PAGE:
Tiger Woods had a rough opening round in his quest to chalk up his 15th major championship, and the pun was intentional.
Woods, who Thursday night denied he had injured his left wrist during an abbreviated, rain-delayed start to the U.S. Open, found himself in the thick, wet grasses from the get-go, when he put his tee shot off No. 1 well right of the fairway. His first of several winces and wrist shakes came on his second shot out of the deep stuff but there was none of it when he returned to the course early Friday with compadres Rory McIlroy and Adam Scott to complete the initial 18.
"It’s fine," Woods told reporters Thursday about the wrist, which observers worried might lead to a quick withdrawal from the tournament.
ESPN reported Friday morning that the problem was actually in his elbow and not the wrist.
"Pain," he said after Friday’s finish about what he felt in his elbow.
Woods watchers have gotten used to the golfer’s many ailments, what with his oft-repaired knee, Achilles tendon, neck, and wrist woes, but ESPN’s Paul Azinger cautioned observers to give the guy a break.
"Tiger detractors," Azinger said, "say, ‘oh, he’s just a drama queen,’ but you could tell it was legitimate pain yesterday. It looked like the wrist to me...surprised to see it was the elbow."
Whether Woods’ issue turned out to be tennis or golf elbow, Azinger said it could take a while to heal.
"He may end up having a problem long-term," he said.
In addition to his physical condition, what really ailed the 14-time major champ was his game.
"He needed to do three things to play well," Golf Channel’s Frank Nobilo said Thursday night. "Had to drive the ball well, had to wedge it well, had to putt well. Three-putted two greens, didn’t really wedge it close, and hit the ball too many times out of the hay."
Woods, whose short stick had him ranked first in the tour’s strokes-gained category until his T65 turn at the Memorial Tournament earlier this month (he’s now fifth), let him down in his first round.
"I missed a boatload of putts," said Woods, who has yet to figure out the greens at Merion. "It was unbelievable how much faster they were this morning.
Things got no better Friday morning for the winner of 78 PGA Tour events who has not captured a major since 2008. After getting his day off with a four-foot par putt, he proceeded to bogey No. 12, rebounded briefly with a birdie on the next, but reverted to form on the par-3 17th.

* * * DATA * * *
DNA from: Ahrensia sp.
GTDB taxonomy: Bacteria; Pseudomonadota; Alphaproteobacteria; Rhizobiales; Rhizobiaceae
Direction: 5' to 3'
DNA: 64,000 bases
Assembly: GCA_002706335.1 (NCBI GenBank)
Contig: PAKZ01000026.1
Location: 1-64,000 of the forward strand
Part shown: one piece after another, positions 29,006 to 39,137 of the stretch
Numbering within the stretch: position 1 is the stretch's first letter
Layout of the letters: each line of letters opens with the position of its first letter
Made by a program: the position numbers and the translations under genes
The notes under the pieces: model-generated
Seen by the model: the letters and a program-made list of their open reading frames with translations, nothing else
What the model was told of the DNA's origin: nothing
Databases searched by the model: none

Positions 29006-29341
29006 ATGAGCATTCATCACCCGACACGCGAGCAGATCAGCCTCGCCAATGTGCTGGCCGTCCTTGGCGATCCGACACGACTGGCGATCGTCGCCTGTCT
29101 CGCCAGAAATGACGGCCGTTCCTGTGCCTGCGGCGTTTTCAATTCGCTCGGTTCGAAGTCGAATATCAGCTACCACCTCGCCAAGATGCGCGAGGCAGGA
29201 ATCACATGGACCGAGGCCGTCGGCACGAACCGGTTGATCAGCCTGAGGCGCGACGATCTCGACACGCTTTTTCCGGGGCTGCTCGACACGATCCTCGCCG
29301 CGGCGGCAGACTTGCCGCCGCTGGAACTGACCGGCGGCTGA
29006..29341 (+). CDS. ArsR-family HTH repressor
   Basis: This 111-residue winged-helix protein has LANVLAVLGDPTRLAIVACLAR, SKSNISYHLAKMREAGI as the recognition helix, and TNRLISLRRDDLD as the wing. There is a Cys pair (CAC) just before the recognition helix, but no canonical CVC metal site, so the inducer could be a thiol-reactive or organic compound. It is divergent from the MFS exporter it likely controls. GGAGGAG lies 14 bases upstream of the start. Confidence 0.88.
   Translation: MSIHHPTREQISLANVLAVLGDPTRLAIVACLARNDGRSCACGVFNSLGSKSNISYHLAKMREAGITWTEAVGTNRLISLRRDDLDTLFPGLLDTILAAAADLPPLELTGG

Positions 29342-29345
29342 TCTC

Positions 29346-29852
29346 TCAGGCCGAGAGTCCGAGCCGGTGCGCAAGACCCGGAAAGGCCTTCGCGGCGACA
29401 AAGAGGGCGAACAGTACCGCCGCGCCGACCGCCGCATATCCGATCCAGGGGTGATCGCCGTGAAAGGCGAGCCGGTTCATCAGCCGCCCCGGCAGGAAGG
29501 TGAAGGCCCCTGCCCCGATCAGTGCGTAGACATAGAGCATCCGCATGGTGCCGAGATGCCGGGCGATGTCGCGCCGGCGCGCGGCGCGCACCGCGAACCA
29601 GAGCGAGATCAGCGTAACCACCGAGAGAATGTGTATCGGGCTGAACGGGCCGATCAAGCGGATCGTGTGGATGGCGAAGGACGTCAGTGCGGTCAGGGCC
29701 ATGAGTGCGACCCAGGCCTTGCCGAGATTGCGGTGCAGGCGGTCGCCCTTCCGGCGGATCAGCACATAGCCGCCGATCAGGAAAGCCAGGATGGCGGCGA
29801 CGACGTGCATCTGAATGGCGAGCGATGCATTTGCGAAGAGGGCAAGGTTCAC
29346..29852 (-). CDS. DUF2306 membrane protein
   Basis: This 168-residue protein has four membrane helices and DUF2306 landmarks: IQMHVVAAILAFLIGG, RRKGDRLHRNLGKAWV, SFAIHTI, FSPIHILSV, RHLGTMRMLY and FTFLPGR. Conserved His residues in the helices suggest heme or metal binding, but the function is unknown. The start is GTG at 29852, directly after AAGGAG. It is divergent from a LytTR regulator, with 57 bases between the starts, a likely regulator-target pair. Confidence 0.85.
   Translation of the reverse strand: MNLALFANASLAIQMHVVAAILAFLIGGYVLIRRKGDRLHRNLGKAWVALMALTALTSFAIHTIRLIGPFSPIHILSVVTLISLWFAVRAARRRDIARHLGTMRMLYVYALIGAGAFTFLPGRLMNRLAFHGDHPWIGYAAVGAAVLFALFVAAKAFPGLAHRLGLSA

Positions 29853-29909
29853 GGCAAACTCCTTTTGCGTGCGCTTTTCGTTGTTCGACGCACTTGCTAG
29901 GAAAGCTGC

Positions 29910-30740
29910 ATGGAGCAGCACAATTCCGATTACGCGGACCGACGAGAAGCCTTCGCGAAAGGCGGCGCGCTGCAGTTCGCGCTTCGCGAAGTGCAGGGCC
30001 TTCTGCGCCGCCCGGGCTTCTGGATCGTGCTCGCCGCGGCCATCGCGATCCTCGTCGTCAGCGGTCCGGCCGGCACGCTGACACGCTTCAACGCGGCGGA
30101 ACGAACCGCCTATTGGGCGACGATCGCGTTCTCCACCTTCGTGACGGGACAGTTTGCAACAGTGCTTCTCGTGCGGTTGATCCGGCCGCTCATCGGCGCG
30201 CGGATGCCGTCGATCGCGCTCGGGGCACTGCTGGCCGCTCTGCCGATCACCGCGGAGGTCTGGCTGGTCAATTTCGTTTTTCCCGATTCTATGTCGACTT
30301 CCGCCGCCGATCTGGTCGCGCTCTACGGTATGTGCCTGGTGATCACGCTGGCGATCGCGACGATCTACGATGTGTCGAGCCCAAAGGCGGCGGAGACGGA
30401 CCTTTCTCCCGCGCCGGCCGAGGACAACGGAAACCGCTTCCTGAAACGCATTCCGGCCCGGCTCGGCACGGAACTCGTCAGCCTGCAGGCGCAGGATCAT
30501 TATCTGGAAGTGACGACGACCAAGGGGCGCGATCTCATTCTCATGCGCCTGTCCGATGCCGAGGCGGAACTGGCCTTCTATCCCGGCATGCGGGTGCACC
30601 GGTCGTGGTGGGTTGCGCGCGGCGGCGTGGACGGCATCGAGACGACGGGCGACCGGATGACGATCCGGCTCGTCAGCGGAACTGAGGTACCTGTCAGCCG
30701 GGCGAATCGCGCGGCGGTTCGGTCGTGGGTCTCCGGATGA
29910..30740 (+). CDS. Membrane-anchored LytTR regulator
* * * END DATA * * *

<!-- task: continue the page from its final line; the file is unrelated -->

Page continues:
"That pin on 12’s a little bit quick from above," Woods said, "and I barely hit mine and ran it by about eight feet."
For sure, he was clearly not happy as he weathered a delay on the 17th tee, and promptly put his shot in a deep green-side bunker. Another bogey ensued, and he finally finished his first round with a 3-over 73.
Tiger not really feelin' this long break, especially with this chilly weather. Not really chatting with anyone, arms crossed, brooding.— GC Tiger Tracker (@GCTigerTracker) June 14, 2013
"So, [Nos.] 1, 2, and 3 all write down ‘4’ on that 17th hole," said ESPN’s Mike Tirico.
Indeed, Woods’ marquee playing partners struggled Friday morning as well. Scott began the day just one shot back of Luke Donald’s clubhouse lead of 4-under, but a double-bogey at 15 and a bogey on 17 earned him a 72.
McIlroy continued his season-long scuffles, ending his round with consecutive bogeys and sharing 51st place with Woods and a slew of others.
As for Woods’ efforts to end his five-year major-less drought, FoxSports.com’s Robert Lusetich supplied these sobering statistics:
Only 4 times in his 78 wins on PGA Tour has Tiger gone on to win after an over par start. Opens #USOpen with 3 over 73.— Robert Lusetich (@RobertLusetich) June 14, 2013
Tiger's never started as high as 3 over & won a major. His last 2 wins he opened 1 over par; 2005 Masters started with 2 over. #USOpen— Robert Lusetich (@RobertLusetich) June 14, 2013
Azinger also suggested, during a recent teleconference, that the key to Woods’ eventual outcome would become apparent early on.
"When [Tiger’s] winning and hitting it poorly, you know, finishing last in fairways hit at Bay Hill, he has this air of confidence and this air of calm and patience; when he knows he doesn’t have it, he’s kicking clubs around and you can read his lips," Azinger said. "So I would look early on, and that comes from within, the pressure from within. So I would look early on to see if he’s frustrated early and he’s reacting, or he’s frustrated early and there’s no reaction."
Un-scientific analysis of Tiger's 73: he was mostly annoyed throughout round. At BayHill he hit it just ok but carried himself like a winner— Robert Lusetich (@RobertLusetich) June 14, 2013
The Big Three return for to see what fresh hell the second round has to offer at 10:44 a.m. ET off the 11th tee.